In low- to middle-income countries, if the median yearly price of a sodium-glucose cotransporter-2 (SGLT2) inhibitor dropped by 17.4% (from $271 to $224) it would be a cost-effective second-line therapy for people with type 2 diabetes.
And it would be cost effective without a price drop in those with heart and kidney disease.
In contrast, switching from a sulfonylurea to a glucagon-like peptide 1 (GLP-1) agonist would require a 98% drop in the median annual price (from $12,378 to $208) to be cost effective.
And among patients with type 2 diabetes who require insulin, switching from neutral protamine Hagedorn (NPH) insulin to the long-acting insulin analog insulin glargine would require a 31% drop in price to be cost effective (from $29 to $20 per 10 mL vial of 100 IU/mL).
The study findings by Sanjay Basu, MD, PhD, assistant professor of medicine, Stanford University, San Francisco, and colleagues were recently published in The Lancet Diabetes & Endocrinology.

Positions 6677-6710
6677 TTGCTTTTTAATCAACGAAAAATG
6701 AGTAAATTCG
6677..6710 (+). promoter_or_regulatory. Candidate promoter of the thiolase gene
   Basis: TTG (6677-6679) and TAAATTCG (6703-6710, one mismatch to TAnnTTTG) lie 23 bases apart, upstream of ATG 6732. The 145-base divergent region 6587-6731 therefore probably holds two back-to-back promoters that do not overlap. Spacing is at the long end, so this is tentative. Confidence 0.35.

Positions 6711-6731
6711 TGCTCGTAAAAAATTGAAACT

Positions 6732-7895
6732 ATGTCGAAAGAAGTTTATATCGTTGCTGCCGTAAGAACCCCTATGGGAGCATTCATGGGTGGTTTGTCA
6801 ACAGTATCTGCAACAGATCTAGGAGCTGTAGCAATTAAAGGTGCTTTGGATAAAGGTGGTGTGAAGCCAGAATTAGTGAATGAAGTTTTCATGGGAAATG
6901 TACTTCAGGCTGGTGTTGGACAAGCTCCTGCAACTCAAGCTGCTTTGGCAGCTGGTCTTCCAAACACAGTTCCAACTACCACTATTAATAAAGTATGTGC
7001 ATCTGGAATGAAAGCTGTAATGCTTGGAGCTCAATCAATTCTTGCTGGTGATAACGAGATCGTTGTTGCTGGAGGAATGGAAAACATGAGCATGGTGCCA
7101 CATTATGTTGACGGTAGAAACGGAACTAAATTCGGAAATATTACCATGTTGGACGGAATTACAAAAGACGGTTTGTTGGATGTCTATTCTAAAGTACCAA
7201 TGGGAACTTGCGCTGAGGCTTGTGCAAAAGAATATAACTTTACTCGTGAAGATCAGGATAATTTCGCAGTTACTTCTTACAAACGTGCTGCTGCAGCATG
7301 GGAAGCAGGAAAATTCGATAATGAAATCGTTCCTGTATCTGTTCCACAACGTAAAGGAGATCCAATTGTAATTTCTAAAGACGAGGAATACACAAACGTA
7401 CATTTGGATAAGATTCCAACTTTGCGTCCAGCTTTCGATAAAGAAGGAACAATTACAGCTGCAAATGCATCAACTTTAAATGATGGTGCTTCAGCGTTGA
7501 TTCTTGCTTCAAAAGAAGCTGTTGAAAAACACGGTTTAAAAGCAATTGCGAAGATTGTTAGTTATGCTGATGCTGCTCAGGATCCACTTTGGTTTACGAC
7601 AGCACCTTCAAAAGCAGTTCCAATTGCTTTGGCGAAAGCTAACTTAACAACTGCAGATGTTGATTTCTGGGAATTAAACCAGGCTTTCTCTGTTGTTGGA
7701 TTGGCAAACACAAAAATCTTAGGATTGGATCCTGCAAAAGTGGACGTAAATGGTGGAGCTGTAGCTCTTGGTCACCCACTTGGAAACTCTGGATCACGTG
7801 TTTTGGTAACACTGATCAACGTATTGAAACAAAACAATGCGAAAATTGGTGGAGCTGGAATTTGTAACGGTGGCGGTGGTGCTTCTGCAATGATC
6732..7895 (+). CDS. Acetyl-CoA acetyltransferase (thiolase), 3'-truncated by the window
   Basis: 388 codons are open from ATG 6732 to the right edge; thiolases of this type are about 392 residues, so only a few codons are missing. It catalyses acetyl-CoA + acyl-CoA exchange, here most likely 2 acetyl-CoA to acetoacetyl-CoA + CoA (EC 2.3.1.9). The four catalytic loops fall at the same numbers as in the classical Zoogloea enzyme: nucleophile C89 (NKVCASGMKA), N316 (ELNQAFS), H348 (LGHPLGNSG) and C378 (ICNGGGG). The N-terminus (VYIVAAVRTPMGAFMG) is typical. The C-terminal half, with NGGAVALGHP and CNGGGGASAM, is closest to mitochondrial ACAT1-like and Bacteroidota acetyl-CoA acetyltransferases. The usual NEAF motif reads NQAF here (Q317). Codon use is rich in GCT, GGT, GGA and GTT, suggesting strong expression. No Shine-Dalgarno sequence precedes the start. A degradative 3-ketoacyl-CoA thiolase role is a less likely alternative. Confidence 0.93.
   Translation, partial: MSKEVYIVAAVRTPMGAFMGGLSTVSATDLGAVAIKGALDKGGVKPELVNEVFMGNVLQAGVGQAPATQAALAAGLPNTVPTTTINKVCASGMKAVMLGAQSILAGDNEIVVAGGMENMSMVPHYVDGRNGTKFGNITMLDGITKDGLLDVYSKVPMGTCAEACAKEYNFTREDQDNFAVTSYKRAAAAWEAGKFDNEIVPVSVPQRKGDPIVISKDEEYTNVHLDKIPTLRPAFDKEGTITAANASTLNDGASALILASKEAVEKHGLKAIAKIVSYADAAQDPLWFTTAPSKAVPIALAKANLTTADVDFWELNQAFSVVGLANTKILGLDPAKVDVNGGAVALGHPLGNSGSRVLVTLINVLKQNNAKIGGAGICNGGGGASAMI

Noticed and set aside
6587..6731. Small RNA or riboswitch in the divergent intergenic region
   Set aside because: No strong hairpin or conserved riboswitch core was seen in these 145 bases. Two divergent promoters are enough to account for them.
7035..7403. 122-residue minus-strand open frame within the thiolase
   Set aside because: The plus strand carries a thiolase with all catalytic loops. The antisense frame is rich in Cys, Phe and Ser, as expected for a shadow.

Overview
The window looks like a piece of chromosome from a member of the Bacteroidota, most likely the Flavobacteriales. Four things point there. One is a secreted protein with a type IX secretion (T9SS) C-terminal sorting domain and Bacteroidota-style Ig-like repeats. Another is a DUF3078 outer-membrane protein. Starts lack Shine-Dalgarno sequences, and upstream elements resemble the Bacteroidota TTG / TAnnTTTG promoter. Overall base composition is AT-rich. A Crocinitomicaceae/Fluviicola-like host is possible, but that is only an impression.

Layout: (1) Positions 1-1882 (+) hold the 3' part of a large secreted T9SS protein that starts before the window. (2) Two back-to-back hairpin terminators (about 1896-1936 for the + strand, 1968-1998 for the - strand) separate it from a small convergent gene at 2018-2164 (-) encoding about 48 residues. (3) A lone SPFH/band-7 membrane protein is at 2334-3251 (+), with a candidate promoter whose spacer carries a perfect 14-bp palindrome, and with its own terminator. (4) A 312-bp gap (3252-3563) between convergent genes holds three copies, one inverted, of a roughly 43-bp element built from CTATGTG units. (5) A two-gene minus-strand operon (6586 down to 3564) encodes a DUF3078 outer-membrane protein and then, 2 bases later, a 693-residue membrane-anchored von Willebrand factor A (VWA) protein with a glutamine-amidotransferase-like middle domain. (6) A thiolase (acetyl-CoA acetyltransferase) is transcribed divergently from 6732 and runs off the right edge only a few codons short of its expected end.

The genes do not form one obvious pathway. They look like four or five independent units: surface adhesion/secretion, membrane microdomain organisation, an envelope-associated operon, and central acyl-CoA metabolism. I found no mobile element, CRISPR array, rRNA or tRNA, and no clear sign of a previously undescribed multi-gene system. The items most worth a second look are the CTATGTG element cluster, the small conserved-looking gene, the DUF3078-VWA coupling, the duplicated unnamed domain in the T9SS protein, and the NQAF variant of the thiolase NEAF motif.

These estimates “provide important context and potential targets for policymakers, for whom cost has been cited as a key barrier to the inclusion of SGLT2 inhibitors and GLP-1 agonists in treatment guidelines,” the researchers, who are part of the Global Health & Population Project on Access to Care for Cardiometabolic Diseases (HPACC) group, summarize.
“Among novel agents,” they continue, “SGLT2 inhibitors hold particular promise for reducing complications of diabetes and meeting common price targets, particularly when used among people with established cardiovascular or kidney disease.”
“As SGLT2 inhibitors have been included in the WHO Essential Medicines List,” the group concludes, “policymakers within [low- to middle-income countries] can now consider their inclusion within national formularies and the negotiation of lower drug prices for these medicines.”
Generic SGLT2-Inhibitors, a Viable Alternative in India
The study by Basu and colleagues is “an important first step” in establishing cost effectiveness to help guide pharmaceutical companies, governments, and policymakers determine suitable price points for new diabetes drugs so that they could benefit more individuals with type 2 diabetes, Ranjit Unnikrishnan, MD, and Viswanathan Mohan, MD, PhD, write in an accompanying editorial.